Tuesday, February 05, 2008


Paperless International Shipping


UPS Goes Paperless for Global Shipments and Returns


This article describes UPS’s plan to go paperless for global shipments and returns. Besides reducing the 86+ million pieces of paper they go through each year, UPS wants their new system to reduce the work customers need to do to ship something overseas. Customs clearance and international returns are two main problems UPS wants to address.

By automating many of the processes needed to initiate a shipment or return to clear customs, mistakes are reduced and shipments are delivered faster. Furthermore, the number of personnel dedicated to global shipping services can also be reduced – which is great for smaller businesses.

UPS claims that their new service is easy to implement into existing electronic shipping systems. Once installed, the customer has to register their company letterhead and create a digital signature. Third world sites with primitive systems will continue to use printed materials, but should not affect the new system.

D-O-C-U-M-E-N-T Checklist:

D -- data types and document types

This article talks about reducing the paperwork to send shipments overseas and receive customer-return shipments. Since UPS processes more than 86 million piece of paper each year, going paperless will save time and money. They hope that their automated, paperless system will help tackle problems related to customs clearance and international returns.

O -- organizational transactions and processes

The overall processes of getting a shipment from point-A to point-B does not change much. Instead, through automation, transactions are easier to initiate and modify, coupled with improved error-checking. Additionally, the difficulty in creating documents for return shipments is reduced.

C -- context

The context of the article is that shipment overseas is difficult, especially with the documentation needed to get items from one place to another.

In this case, all of UPS international shipments are affected by the new system. UPS claims it will be “relatively easy to install the services” and will “go to customer sites to … [integrate the new system] for them.”

Customers with incompatible, primitive systems will continue to use paper, but should not affect the new system.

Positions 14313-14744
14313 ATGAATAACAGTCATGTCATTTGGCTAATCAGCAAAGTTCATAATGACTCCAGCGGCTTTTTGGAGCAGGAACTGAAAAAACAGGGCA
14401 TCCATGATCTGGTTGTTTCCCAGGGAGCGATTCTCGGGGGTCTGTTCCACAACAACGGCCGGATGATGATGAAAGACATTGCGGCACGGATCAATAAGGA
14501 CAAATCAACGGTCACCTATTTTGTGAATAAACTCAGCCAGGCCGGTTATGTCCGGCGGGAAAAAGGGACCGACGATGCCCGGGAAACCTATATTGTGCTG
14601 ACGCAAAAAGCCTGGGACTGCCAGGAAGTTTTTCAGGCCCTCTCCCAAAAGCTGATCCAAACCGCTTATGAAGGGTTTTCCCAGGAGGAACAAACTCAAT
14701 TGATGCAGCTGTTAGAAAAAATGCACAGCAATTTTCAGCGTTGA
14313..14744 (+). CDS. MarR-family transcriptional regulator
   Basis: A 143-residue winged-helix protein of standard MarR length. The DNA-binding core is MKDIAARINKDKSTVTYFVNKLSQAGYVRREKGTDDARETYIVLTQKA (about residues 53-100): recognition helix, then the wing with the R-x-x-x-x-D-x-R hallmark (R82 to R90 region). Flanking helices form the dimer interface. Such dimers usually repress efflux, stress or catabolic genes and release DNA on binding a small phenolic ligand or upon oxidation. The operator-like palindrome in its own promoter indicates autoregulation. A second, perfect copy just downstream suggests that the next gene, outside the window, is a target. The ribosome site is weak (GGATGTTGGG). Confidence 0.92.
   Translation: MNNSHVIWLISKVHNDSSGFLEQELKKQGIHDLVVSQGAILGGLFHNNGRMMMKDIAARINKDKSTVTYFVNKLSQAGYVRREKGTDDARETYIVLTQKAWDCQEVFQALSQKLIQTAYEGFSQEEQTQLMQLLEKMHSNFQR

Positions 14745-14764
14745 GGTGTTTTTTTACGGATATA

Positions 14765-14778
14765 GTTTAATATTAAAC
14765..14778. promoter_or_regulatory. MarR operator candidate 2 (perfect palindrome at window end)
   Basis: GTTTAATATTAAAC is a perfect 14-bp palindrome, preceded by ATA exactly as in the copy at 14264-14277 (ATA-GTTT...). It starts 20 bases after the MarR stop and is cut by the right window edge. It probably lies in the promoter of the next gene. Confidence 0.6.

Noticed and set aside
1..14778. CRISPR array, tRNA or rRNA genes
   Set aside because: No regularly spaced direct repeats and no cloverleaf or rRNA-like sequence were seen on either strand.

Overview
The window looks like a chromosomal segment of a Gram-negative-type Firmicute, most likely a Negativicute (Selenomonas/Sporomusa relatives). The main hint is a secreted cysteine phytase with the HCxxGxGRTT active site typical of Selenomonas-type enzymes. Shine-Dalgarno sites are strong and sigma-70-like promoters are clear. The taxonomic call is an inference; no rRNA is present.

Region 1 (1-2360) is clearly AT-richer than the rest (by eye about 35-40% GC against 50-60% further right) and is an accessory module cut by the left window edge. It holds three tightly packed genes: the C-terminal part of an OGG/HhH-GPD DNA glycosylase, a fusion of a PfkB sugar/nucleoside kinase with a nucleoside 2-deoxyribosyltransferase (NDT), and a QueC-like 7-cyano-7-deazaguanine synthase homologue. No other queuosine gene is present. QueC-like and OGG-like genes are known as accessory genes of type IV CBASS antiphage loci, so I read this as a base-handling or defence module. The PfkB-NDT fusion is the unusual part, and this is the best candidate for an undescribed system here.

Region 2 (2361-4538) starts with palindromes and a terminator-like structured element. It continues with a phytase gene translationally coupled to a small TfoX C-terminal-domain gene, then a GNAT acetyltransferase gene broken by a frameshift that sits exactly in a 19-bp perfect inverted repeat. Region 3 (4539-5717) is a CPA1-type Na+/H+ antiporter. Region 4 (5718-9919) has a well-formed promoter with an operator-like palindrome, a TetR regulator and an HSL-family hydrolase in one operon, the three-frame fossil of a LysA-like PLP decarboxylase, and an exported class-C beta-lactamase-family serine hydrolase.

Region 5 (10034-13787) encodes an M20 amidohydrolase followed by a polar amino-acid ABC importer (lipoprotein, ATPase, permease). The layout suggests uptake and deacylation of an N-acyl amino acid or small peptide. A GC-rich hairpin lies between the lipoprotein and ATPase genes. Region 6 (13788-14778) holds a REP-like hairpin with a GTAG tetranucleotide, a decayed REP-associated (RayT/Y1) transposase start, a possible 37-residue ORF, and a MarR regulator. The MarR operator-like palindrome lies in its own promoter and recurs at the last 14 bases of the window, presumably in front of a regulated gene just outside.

U -- user types and special user requirements

The users of the system are the shippers, recipients, and return-shipment customers.

Shippers must have infrastructure that can communicate with electronic shipping systems and be compatible with the UPS system. They must go through an initial registration process to provide a company letterhead and electronic signature.

M -- models, patterns, or standards that apply or that are needed

Since UPS says it will be easy to incorporate the new UPS paperless system into existing electronic shipping systems, there is likely some interoperability involved. It must work with the existing electronic shipping systems, interact with customs information, and provide tracking information.

Since UBL is a rising standard for documents including purchase orders and invoices providing strong data types and validation, it would be a good system to compare to.

E -- enterprises and eco systems

The ecosystem consists of UPS (transportation and distribution), customs, customers/recipients, and the small to large businesses that utilize its service. These groups need to communicate information reliably and efficiently to make sure the package gets to the correct location in a timely manner.

N -- the needs (business case) driving the enterprise(s)

Going to a paperless system (or near paperless system in the case of third world countries) will expedite shipping and delivery since less time will be used to fill out paperwork manually.

Filling out multiple pages of forms can be difficult to ship overseas. Another difficulty is the paperwork associated with return shipments. Automating many of these processes through paperless forms will help to “clear customs, reduce mistakes, and accelerate shipments.”

Improved shipping and returns will lead to more “purchase[s] over the Web.”

T -- technology constraints and opportunities